Fannie Lou Hamer was a powerful public speaker who fought tirelessly for the rights of African Americans to vote safely, despite the danger to her life.
These 3 brave female astronauts made history despite the odds, and paved the way for women in space and science after them.
Bessie Coleman (1892-1926) was the first African-American woman to become a licensed airplane pilot. She persevered through discrimination and danger in order to fly in the early days of aviation. Like many aviators of the early 20th century, she made her living as a barnstormer, similar to today’s stunt pilots. People lined up to see […]
Cathay Williams (1844 – 1892), a.k.a. William Cathay, was the first known African American woman to enlist in the United States Army, and the only black woman documented to serve in the US army in the 19th century. Born a slave in Independence, Missouri in 1844, Cathay worked as a house servant on a nearby […]
Wilma Rudolph (1940–1994) was considered the fastest woman in the world in the ‘60s, and the first American woman to win three gold medals in track & field in the 1960 Olympics. This was the first year that the Olympics were covered internationally on television, which helped Wilma become an international star. In the 1960 […]
“I am a woman who came from the cotton fields of the South. From there I was promoted to the washtub. From there I was promoted to the cook kitchen. And from there I promoted myself into the business of manufacturing hair goods and preparations….I have built my own factory on my own ground.” Madam […]
Queen Nzinga Mbande was a ruthless and powerful 17th century African ruler of the Ndongo and Matamba Kingdoms (modern-day Angola). Nzinga fearlessly and cleverly fought for the freedom and stature of her kingdoms against the Portuguese, who were colonizing the area at the time. Around the turn of the 17th century, the independent kingdoms and […]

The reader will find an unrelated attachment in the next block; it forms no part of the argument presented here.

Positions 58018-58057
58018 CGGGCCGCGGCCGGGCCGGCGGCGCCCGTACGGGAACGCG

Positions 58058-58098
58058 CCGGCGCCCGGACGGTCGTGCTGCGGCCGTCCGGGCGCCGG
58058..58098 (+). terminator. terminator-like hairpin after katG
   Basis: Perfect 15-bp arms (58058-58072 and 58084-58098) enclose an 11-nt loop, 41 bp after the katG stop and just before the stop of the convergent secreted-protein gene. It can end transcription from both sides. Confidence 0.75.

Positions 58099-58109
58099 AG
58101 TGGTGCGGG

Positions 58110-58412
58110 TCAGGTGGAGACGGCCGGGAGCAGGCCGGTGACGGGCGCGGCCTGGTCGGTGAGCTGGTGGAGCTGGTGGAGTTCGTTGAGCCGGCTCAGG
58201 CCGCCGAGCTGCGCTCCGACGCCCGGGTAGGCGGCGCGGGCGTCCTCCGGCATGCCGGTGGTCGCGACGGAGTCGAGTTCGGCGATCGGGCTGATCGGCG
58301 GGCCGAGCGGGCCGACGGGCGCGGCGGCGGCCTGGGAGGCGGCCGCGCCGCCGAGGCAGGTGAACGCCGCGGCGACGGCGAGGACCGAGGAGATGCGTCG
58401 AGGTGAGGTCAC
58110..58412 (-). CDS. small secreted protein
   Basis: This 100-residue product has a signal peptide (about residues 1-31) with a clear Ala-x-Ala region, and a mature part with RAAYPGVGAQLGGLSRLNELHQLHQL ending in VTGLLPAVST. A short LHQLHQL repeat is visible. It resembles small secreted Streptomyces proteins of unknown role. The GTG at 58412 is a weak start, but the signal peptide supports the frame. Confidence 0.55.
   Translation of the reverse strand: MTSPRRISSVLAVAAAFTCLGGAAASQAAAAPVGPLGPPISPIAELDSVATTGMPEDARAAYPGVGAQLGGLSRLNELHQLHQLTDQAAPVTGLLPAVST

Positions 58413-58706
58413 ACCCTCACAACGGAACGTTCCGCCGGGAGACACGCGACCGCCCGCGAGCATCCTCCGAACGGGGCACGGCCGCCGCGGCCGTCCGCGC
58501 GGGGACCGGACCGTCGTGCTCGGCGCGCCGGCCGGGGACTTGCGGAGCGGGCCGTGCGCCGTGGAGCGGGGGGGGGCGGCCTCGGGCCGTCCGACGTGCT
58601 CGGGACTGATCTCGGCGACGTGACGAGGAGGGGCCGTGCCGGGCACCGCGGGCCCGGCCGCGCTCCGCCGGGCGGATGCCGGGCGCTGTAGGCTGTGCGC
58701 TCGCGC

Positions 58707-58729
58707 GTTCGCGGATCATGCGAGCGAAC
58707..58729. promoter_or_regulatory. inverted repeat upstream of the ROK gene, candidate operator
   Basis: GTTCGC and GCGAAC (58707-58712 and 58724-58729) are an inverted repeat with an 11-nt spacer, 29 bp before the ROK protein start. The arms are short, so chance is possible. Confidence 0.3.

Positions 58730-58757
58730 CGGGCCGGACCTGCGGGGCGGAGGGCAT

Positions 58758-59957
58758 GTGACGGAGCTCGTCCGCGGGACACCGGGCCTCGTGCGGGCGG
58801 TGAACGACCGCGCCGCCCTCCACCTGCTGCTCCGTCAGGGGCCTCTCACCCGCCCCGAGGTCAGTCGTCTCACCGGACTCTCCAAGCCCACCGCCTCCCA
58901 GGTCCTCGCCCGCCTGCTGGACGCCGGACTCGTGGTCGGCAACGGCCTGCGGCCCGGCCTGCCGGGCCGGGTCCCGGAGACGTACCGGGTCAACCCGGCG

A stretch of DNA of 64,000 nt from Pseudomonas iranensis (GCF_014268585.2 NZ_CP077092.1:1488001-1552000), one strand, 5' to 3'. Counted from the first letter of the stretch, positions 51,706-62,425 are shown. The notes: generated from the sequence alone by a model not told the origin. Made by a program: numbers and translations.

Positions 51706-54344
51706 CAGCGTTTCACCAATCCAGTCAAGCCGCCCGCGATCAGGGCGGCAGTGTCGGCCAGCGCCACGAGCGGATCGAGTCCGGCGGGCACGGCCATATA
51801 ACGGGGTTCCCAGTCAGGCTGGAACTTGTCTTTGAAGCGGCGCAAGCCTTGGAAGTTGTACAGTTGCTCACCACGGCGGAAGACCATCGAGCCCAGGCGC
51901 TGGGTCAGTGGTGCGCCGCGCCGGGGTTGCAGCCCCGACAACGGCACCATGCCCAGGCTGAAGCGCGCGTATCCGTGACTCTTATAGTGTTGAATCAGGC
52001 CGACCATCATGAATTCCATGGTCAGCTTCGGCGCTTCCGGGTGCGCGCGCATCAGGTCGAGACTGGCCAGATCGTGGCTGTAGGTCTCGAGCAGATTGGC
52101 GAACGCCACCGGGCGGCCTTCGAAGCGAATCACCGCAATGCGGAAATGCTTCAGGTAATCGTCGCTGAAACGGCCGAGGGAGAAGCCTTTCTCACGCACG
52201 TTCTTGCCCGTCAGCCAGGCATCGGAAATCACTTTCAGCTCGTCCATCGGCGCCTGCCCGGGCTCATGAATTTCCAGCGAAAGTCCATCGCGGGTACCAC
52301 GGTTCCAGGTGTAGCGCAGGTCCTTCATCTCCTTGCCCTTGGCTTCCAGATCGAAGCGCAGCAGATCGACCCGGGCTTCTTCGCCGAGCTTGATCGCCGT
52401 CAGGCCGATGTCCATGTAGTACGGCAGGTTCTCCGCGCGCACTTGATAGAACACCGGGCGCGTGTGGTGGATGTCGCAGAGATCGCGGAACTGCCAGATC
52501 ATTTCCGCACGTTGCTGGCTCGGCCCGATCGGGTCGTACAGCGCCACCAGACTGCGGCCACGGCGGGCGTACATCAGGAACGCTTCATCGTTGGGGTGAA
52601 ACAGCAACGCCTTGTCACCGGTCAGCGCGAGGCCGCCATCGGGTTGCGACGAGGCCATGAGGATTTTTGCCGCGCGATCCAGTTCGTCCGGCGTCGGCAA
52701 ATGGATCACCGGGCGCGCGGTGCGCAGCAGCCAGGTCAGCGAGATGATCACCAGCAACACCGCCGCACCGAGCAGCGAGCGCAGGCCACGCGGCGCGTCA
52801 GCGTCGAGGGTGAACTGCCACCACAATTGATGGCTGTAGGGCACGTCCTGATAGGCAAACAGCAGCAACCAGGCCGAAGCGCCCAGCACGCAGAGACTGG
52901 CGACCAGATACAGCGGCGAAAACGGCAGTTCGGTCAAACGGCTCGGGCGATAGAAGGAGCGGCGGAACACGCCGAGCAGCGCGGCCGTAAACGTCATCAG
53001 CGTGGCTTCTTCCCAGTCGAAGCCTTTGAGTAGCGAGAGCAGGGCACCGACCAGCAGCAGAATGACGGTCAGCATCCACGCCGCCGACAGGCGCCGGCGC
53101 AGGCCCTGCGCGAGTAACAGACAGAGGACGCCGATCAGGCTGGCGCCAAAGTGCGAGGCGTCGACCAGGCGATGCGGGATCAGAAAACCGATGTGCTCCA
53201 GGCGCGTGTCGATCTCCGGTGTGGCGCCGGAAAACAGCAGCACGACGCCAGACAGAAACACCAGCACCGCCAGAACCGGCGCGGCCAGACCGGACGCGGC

Edmonia Lewis was the first African American artist to earn international fame for her artwork. She earned a living as a sculptor and portraitist and was famous for several of her works, including a bust of Colonel Robert Gould Shaw of which she sold over 100 plaster copies. Born Mary Edmonia Lewis in 1844 in […]
Nana Asma’u (1793-1863) was a princess, poet, and teacher, and is considered the precursor to modern feminism in Africa. She had such an impact of the education of women, that in Nigeria today, many Islamic women’s organisations, schools, and meeting halls are named after her. Nana was a member of the Fodio clan who ruled […]
Eugenia Charles (1919-2005) was the Prime Minister of Dominica from 1980 to 1995. She was Dominica’s first and only female prime minister, and Dominica’s longest-serving prime minister. She became interested in law while working at the colonial magistrate’s court. After studying law at the University College of the University of Toronto and the London School […]